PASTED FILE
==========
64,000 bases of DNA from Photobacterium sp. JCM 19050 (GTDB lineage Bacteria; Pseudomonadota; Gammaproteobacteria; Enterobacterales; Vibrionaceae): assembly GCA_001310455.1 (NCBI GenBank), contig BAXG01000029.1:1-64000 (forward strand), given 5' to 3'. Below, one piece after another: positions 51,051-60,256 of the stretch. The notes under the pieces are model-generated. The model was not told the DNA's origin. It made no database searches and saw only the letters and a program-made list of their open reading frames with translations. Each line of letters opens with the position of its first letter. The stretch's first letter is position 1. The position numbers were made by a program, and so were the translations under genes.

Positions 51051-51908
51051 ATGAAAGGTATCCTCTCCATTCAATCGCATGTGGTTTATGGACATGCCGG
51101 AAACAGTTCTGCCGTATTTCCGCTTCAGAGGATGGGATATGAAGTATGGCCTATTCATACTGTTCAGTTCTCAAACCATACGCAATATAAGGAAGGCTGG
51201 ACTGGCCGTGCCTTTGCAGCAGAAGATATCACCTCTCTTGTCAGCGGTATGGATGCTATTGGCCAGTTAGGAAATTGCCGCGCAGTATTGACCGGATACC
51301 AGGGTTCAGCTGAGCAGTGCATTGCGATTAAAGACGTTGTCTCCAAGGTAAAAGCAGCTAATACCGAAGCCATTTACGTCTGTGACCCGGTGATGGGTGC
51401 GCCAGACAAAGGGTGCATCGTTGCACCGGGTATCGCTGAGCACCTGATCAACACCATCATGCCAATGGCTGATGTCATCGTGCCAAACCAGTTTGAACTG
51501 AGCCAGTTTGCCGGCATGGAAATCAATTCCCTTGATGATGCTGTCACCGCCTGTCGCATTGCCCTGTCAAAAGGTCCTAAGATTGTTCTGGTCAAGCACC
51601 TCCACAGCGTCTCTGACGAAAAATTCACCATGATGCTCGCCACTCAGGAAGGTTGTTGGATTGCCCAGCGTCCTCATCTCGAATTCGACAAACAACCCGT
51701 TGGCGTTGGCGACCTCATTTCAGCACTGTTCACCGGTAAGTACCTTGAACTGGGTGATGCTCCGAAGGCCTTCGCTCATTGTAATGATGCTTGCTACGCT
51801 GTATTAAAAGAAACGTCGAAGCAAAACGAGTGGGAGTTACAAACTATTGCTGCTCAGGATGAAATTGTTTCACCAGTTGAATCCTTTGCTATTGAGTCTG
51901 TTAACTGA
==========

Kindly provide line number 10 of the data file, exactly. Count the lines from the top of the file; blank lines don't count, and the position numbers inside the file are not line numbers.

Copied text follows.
51701 TGGCGTTGGCGACCTCATTTCAGCACTGTTCACCGGTAAGTACCTTGAACTGGGTGATGCTCCGAAGGCCTTCGCTCATTGTAATGATGCTTGCTACGCT